Author Contributions: Dr Boscolo-Rizzo had full access to all of the data in the study and takes responsibility for the integrity of the data and the accuracy of the data analysis.
Concept and design: Boscolo-Rizzo, Hopkins, Menini, Tirelli.
Acquisition, analysis, or interpretation of data: Boscolo-Rizzo, Hummel, Hopkins, D'Alessandro, Dibattista, Tirelli.
Drafting of the manuscript: Boscolo-Rizzo, Hopkins, Tirelli.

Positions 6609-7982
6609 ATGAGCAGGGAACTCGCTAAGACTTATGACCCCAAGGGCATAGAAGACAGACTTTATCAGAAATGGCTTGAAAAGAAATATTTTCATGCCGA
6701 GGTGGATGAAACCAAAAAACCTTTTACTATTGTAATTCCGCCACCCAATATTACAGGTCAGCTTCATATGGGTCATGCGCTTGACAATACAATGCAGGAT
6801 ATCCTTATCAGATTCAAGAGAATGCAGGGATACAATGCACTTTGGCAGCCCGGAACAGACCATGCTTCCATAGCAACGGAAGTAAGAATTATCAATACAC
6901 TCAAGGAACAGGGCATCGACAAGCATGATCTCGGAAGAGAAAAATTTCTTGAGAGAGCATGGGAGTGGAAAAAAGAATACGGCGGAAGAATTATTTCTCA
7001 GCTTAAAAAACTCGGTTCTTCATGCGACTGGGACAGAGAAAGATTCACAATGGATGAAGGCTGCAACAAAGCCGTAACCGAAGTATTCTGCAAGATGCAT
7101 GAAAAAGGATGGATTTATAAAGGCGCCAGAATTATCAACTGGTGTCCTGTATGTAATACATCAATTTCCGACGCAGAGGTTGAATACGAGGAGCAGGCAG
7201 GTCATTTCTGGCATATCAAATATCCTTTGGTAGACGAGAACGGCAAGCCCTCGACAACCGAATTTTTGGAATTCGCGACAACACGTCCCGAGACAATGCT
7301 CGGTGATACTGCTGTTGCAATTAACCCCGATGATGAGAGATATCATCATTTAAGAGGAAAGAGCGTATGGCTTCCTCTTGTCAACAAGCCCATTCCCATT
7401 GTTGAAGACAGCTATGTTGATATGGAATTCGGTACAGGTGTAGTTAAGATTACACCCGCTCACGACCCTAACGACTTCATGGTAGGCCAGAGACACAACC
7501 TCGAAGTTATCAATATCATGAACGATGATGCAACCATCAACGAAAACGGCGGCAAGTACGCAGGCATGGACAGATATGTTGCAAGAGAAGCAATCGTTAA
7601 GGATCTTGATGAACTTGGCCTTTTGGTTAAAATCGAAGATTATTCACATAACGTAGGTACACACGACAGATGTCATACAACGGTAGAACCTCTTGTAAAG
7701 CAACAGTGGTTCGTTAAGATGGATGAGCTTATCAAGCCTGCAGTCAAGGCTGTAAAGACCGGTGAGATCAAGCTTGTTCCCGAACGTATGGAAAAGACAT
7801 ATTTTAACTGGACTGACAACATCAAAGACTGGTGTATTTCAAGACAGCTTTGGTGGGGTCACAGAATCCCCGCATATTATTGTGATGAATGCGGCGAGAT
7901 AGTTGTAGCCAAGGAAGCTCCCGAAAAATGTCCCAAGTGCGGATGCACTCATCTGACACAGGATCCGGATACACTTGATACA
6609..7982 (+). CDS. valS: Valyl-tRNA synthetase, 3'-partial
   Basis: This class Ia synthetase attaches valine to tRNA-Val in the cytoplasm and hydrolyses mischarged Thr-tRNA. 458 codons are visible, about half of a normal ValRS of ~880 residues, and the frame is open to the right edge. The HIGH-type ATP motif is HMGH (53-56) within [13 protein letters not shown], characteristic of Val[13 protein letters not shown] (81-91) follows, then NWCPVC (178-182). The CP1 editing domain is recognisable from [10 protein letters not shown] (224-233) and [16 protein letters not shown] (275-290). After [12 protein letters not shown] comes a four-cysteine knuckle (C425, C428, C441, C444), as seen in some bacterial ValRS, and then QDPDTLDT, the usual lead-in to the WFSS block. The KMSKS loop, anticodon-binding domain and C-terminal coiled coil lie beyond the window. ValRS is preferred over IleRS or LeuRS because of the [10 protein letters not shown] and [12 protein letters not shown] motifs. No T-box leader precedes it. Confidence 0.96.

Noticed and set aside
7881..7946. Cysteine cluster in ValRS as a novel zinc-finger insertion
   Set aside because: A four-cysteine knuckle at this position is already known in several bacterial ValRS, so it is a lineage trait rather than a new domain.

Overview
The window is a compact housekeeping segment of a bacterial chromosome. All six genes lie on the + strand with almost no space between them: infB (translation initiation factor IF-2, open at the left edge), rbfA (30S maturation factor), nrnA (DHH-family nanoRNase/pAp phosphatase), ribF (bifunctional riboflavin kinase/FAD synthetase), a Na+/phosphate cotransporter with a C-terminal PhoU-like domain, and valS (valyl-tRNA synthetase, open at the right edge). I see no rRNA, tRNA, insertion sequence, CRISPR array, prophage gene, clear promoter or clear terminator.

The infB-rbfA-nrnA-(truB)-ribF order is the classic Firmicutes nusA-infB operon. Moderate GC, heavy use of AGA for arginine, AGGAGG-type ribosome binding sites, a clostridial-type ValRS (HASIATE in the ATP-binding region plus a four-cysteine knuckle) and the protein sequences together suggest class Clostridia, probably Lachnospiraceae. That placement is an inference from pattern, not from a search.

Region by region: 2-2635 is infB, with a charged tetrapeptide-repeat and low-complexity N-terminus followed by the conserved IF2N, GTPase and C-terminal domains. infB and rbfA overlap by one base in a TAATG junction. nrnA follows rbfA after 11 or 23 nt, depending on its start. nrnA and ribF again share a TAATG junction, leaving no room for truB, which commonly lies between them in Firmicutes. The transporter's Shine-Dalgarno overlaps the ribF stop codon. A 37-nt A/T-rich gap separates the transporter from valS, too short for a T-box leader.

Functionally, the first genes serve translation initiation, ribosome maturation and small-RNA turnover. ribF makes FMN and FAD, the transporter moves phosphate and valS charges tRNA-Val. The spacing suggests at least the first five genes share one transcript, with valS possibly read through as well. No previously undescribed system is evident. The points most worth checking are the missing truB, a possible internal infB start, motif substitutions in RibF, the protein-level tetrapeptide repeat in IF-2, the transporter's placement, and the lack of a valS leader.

Critical revision of the manuscript for important intellectual content: All authors.
Obtained funding: Menini.
Administrative, technical, or material support: D’Alessandro.
Supervision: Boscolo-Rizzo, Hummel, Hopkins, Tirelli.
Other—analysis and interpretation of data: Dibattista.
Conflict of Interest Disclosures: Dr Hummel reported grants from Sony, Smell and Taste Lab, Takasago, aspuraclip, Baia Foods, Frequency Therapeutics, Bayer, Procter and Gamble, Burghart, Primavera, and Lundbeck outside the submitted work. No other disclosures were reported.
Additional Contributions: We thank Jerry Polesel, ScD (Centro di Riferimento Oncologico di Aviano [CRO] IRCCS, Aviano, Italy) for help with statistical analysis. He was not compensated for his work.